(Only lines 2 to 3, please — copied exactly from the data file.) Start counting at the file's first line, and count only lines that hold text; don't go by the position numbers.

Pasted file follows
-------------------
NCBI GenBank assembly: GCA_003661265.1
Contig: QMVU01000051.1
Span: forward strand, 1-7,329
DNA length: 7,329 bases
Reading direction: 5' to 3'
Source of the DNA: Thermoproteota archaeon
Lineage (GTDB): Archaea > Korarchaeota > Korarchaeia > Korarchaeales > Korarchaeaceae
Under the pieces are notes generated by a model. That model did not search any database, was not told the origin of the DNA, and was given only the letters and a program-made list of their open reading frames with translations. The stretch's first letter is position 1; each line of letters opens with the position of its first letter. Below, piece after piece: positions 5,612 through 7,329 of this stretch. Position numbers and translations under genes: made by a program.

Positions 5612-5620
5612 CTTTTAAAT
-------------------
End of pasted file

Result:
Contig: QMVU01000051.1
Span: forward strand, 1-7,329